A recent report in the United States of America showed that out of the top 10 performing students in major American Universities, a majority of them were Indians. That might persuade Indians to tap themselves on the back, but, in stark reality, the same report claimed that the top 3 performers were always Americans.
We Indians are definitely blessed with unmatched brilliance, but, when it comes to completely outperforming everyone in the field, we seem to be missing a trick or two. It is perhaps the right time to ask why despite being a country with a huge population, there has never been any major global company whose foundation has been laid in India, by an Indian. Why is that we are great at what we do, but often times end up playing second fiddle to people from the West?
As Indians, we have had our fair share of major companies but none of them have been major players. The question is why? What has made us wait so long for that big entrepreneur who took India’s name to newer global heights? What has been stopping us? Well, over the course of this article, we’ll try and find reasons as to why there has never been a big global company to have come out of India in centuries and in conjunction to that, we’’ also try to look at if things can be made any better and the scene be set for the young entrepreneurs to flourish in our very own country.
A Flawed Education System
Well, we all know that an introvert young kid who has other hobbies than studying can almost never prevail happily in India’s education system. Take, for example, a young 17-year-old who loves programming and does a lot of programming in his free time. We all know that the passion of this child will never be encouraged and he will, at some point of his life, be pressurized to do what everyone else has been doing to live successful and happy lives. On the contrary, a similar child in the West might not make a lot of friends in school, but he can rest assured that his hobby and talents will be recognized and he will most certainly be provided with the right amount of support and encouragement in order to realize his dream.
(Image Courtesy: The Companion)
In short, India’s education system is absolutely hostile towards outliers; it believes in a fixed way of doing things and if anyone wishes to so things the other way, he will never be encouraged for that. It is then only a matter of time for anyone to succumb to the fixed ‘norm’ of the system. Let’s face it; we Indians have never really appreciated people who want to do something other than engineering, medicine or civil services. There are surely a lot of lessons to be learned from the West in this regard. The education system has to become a flower bed for young entrepreneurs and provide them with the right amount of facilities in order to bring about any kind of a change.
The Western Influence
When you say that the Indian education system is highly inflexible, in the same inevitable breath, you have to admit that it holds true for a lot of other things as well. Indians have the tendency to believe in a tried and tested structure; something that is sure to bear results. Now, you might argue that there is nothing wrong in that; the fact of the matter is that it kills of any kind of freedom of creativity to explore new ventures and take new risks.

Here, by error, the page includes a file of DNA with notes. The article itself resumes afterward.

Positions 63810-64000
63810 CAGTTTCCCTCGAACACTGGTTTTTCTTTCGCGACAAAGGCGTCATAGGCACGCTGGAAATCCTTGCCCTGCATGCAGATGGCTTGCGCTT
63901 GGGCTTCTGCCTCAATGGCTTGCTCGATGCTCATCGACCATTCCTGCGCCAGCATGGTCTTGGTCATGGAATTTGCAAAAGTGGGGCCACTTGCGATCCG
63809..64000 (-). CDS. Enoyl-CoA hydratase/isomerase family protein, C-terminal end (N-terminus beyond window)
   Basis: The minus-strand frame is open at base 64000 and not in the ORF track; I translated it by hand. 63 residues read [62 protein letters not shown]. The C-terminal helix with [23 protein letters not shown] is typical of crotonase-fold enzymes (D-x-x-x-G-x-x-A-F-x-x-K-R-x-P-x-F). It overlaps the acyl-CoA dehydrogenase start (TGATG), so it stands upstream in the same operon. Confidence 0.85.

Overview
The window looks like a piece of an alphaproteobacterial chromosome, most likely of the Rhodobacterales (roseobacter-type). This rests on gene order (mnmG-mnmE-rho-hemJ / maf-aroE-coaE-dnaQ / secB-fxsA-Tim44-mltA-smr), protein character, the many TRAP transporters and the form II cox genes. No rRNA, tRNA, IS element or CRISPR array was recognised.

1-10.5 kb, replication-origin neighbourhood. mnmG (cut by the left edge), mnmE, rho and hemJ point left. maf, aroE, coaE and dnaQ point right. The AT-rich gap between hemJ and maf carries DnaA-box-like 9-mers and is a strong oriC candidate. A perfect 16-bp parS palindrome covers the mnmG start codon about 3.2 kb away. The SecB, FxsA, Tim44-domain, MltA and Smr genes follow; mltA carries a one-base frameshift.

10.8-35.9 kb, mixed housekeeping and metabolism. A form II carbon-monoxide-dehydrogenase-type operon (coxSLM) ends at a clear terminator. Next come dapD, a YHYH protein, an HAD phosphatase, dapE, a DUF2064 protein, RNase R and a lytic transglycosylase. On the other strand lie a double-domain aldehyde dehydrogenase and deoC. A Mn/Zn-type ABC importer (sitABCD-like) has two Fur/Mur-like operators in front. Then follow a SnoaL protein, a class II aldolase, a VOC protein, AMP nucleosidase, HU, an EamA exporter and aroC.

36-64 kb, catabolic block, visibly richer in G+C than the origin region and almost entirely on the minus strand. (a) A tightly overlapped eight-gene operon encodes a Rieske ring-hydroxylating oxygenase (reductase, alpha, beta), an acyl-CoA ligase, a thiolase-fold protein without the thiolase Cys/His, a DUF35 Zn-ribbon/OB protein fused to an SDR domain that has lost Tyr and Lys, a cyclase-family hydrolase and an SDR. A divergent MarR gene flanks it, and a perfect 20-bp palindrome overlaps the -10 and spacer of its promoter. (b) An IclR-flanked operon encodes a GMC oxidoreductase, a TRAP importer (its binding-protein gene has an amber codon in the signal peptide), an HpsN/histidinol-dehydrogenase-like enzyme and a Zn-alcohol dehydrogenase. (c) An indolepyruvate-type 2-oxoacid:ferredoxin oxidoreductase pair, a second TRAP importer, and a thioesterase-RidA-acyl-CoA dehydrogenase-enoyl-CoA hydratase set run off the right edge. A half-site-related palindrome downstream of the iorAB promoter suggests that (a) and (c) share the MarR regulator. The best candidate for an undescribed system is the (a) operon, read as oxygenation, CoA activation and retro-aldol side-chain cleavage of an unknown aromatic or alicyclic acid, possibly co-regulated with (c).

Everything we have in India today, starting right from our furniture, to our televisions to even our television shows have a strong western influence on it; but why? Because it is a common notion in India that if something has been successful in the West, it will be successful in India too. This discourages people from trying out new things and sends out everyone to just present a glossier and more Indian version of a western commodity. Even venture capitalists invest in such recycled commodities because they know that it is a safe investment. In short, Indians are just not bold enough to invest in new projects that could become groundbreaking.
(Image Courtesy: HubGA)
A Follower IT Sector
India is almost synonymous with the It sector and provides most of the IT outsourcing that the world needs. But, sadly, the same trend of followership prevails in its IT sector too. People pursue engineering and go abroad to work in a big company. That is how we Indians have programmed ourselves to be; where an escape from our country to the West seems like the most lucrative lifestyle to us. Perhaps amidst all this rat race, we have forgotten to dream big. Add to that, India’s technology is not cutting edge and hence it can’t provide young entrepreneurs to get a breakthrough.
As a matter of fact, there is no Steve Jobs to guide a young Zuckerberg in India. As sad as it might sound, we have fallen prey to our own inflexible and stagnant customs and norms. We have failed to produce a bunch that can inspire millions and youngsters in our country simply have no one to look up to for that matter. For the realization of any dream, it is very important that it is preserved and nurtured.
It is perhaps just the lack of innovative entrepreneurship that is lacking in India. Instead of an education system that forces two prodigies into a competition, the call for the need is to let them integrate and create on a global stage. Dreams should be realized and respected and people should be encouraged to do what they really want to. The truth of the matter is, you’ve got to set them free; chains are often the biggest and sometimes the only barriers between success and failure. Yes, the education system needs a complete overhaul but more than that, the change should start from the very household. Start-ups should be encouraged and young prodigies should be urged to come together and create and it perhaps only then that India will have a major global powerhouse, in India.
(Featured Image Courtesy: One Year MBA)